Reprinted from THE WALL STREET JOURNAL

FRIDAY, SEPTEMBER 30, 1994  Dow Jones & Company, Inc. All Rights Reserved.


A Clip Car-Phone Users May Flip Over

 NATURE ABHORS a vacuum. So apparently, does Motorola. But the big electronics maker could do more to fill it, says Garry Haltof.
The Rochester, N.Y. designer has plugged a hole he sees among accessories available for Motorola's bestselling Flip Phone, a pocket phone known as the MicroTAC. Mr. Haltof says there's no good-looking, well functioning cradle for people simply want to hang up their Flip Phone in their car.
A Motorola spokesman says this want "was anticipated from the beginning," and he points to Flip cradles set atop Motorola power amplifiers and hands-free dialing devices, both for the car. Mr. Haltof replies that the company over-looked the degree to which people also would want to use the Flip in their automobile.
As a result, he says, Motorola has nothing to offer for simple Flip Phone parking besides a cradle robbed form on top of one of its hands-free boxes. Trouble is, Mr. Haltof adds, this jury-rig is too large, awkward and homely.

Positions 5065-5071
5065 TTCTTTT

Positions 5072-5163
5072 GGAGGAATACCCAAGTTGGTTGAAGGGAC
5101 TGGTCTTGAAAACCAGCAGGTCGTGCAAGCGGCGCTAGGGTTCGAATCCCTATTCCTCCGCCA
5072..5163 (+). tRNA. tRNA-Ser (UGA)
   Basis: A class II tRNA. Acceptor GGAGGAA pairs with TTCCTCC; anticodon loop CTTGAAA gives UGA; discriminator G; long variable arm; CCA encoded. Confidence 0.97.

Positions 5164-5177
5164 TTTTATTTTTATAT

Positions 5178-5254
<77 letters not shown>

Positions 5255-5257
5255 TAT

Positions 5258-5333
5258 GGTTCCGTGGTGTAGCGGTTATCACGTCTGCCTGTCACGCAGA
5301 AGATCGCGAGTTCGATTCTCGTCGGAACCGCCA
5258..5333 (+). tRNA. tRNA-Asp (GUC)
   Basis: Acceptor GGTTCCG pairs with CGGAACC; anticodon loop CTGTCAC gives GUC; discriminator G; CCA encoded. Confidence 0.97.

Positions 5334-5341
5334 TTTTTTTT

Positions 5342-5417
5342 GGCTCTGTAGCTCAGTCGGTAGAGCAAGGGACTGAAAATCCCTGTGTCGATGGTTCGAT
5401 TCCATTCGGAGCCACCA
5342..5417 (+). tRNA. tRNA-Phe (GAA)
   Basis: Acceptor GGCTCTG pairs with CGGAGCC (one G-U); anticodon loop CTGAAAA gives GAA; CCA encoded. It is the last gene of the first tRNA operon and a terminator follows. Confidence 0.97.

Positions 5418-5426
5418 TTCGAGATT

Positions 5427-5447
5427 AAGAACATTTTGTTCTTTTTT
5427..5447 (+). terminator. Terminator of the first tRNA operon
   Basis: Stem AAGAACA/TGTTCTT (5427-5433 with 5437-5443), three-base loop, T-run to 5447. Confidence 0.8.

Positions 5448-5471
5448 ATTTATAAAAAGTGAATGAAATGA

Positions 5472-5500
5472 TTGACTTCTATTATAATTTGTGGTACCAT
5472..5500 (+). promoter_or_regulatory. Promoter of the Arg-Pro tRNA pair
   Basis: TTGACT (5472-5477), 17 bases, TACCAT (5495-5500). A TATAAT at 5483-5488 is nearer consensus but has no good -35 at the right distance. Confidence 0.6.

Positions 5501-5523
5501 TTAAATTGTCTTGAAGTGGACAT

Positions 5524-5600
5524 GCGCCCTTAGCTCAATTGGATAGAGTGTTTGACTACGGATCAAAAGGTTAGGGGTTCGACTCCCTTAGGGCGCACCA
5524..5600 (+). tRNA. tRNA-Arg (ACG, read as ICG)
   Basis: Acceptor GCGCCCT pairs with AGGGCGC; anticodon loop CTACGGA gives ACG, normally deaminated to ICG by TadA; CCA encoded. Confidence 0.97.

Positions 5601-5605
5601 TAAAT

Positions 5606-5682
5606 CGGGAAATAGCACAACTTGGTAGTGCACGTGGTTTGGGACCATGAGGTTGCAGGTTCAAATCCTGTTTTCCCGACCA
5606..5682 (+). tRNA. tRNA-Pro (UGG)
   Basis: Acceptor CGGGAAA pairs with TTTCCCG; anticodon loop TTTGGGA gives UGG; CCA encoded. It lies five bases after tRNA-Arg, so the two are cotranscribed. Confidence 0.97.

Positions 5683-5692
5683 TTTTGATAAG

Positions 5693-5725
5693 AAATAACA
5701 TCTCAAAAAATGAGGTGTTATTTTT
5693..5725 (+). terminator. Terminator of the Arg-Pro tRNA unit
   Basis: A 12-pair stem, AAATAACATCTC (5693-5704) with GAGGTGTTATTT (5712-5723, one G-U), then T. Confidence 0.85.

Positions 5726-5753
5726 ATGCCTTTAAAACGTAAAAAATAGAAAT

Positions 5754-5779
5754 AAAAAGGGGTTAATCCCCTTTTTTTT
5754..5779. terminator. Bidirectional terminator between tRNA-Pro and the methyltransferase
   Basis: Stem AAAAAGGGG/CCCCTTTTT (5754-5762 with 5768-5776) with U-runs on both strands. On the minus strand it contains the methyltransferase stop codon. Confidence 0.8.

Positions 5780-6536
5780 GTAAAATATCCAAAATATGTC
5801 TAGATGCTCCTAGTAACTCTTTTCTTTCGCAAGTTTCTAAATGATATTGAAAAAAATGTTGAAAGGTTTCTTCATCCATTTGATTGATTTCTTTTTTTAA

Mr. Haltof hopes to bring his own cradle, which he calls the Flip Clip, to market by February. The $25 molded-plastic and rubber device is screwed into a car dashboard. Mr. Haltof has already sold a few through a store in Rochester. Rocco Vivenzio, a physician in Penfield, N.Y., says his Flip Clip holds his Flip Phone firmly, but not too firmly, on the jiggly dash of his four-wheel-drive pickup.
But Robert Schmacher, vise president at Gemini Industries, a Clifton, N.J., maker of cellular phone accessories, doubts there will be a large market for the Clip. "Most people are looking for a hands-free kit," he says.